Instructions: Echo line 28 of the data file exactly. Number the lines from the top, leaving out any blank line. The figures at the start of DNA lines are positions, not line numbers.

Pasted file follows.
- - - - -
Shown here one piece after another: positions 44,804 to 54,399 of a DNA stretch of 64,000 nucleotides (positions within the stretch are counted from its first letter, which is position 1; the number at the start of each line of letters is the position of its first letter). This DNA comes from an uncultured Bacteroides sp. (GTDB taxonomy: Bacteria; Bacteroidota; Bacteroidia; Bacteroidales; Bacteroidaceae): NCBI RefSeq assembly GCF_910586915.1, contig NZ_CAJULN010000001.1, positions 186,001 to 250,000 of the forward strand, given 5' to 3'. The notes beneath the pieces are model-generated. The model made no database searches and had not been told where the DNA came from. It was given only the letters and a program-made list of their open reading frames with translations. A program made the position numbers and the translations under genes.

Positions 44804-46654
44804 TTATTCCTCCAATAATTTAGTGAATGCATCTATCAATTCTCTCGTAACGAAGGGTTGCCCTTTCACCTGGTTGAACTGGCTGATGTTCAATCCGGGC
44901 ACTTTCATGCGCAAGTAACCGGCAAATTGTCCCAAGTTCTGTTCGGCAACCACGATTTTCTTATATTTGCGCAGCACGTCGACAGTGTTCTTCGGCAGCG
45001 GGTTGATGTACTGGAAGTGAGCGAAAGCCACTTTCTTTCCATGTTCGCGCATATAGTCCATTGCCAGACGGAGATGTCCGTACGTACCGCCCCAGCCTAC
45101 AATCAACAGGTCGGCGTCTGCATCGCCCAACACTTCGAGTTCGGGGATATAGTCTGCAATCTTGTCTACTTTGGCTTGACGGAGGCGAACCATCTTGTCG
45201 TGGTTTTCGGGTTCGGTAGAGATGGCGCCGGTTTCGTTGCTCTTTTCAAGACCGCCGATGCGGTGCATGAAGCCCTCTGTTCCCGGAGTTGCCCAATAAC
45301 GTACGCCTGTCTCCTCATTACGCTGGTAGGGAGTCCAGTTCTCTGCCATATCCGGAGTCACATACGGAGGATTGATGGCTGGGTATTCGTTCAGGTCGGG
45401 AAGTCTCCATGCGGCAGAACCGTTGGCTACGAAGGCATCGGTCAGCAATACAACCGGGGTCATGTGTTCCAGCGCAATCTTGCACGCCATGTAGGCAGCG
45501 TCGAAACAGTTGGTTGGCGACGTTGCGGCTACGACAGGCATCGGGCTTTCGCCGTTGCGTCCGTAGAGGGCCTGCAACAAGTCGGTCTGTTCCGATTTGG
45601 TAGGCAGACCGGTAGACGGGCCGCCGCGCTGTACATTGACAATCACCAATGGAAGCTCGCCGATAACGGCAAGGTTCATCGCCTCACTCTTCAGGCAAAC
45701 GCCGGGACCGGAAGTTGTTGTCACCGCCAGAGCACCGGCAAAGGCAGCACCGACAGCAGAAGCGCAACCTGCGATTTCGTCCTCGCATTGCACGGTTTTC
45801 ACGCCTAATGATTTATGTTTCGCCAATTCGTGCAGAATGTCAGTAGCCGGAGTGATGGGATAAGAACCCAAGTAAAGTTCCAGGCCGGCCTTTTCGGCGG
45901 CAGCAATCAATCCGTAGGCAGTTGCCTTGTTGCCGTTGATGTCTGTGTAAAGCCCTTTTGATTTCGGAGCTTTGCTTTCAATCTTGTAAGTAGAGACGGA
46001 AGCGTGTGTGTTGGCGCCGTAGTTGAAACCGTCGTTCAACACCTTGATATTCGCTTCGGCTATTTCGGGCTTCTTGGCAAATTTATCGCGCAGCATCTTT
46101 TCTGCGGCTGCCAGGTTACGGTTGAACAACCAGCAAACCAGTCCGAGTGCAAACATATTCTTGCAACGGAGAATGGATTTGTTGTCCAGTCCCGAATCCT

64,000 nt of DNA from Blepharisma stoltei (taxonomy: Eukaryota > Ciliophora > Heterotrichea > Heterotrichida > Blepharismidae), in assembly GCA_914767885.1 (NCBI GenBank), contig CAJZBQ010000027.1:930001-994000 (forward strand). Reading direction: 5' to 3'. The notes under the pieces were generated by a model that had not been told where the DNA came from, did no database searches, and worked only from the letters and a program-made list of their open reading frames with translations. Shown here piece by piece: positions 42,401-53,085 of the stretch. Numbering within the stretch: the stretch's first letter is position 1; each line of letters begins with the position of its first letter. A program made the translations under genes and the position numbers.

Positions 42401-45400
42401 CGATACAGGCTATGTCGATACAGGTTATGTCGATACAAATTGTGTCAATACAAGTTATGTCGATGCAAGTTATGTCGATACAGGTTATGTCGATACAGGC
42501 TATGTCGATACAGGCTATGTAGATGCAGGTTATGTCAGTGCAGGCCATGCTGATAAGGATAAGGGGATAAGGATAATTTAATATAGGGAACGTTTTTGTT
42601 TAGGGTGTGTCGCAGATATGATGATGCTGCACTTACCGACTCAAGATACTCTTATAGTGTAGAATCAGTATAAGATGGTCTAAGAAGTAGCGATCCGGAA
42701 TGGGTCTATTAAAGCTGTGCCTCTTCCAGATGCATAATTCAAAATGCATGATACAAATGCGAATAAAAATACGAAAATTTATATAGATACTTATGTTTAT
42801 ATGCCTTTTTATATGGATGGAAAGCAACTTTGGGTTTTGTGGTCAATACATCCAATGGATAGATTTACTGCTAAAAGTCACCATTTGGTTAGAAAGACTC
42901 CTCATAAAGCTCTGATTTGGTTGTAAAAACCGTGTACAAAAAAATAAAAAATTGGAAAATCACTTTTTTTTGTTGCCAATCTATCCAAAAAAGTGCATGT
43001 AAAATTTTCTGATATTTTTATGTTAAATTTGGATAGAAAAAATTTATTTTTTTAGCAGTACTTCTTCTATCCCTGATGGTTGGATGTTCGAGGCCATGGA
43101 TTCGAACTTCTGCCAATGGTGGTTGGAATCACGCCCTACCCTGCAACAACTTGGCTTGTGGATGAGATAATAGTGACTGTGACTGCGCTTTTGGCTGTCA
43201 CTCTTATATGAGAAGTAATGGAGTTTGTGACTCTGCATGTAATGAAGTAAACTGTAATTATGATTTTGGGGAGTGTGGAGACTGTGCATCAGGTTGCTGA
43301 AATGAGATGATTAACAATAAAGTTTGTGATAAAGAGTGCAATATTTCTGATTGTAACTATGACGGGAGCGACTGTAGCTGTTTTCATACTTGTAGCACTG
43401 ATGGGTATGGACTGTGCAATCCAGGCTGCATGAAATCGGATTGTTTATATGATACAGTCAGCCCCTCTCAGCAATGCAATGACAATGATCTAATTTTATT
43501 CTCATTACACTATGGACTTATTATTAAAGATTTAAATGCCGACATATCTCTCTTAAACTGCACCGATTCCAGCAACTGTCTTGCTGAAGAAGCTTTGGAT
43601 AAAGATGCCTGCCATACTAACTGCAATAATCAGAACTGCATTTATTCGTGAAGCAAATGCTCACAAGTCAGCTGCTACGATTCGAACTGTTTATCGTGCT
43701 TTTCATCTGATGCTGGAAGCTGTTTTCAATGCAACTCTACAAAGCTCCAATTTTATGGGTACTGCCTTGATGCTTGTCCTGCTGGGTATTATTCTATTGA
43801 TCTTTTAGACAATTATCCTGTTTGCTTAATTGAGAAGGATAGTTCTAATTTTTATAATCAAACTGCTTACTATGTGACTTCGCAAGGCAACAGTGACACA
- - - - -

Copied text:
43301 AATGAGATGATTAACAATAAAGTTTGTGATAAAGAGTGCAATATTTCTGATTGTAACTATGACGGGAGCGACTGTAGCTGTTTTCATACTTGTAGCACTG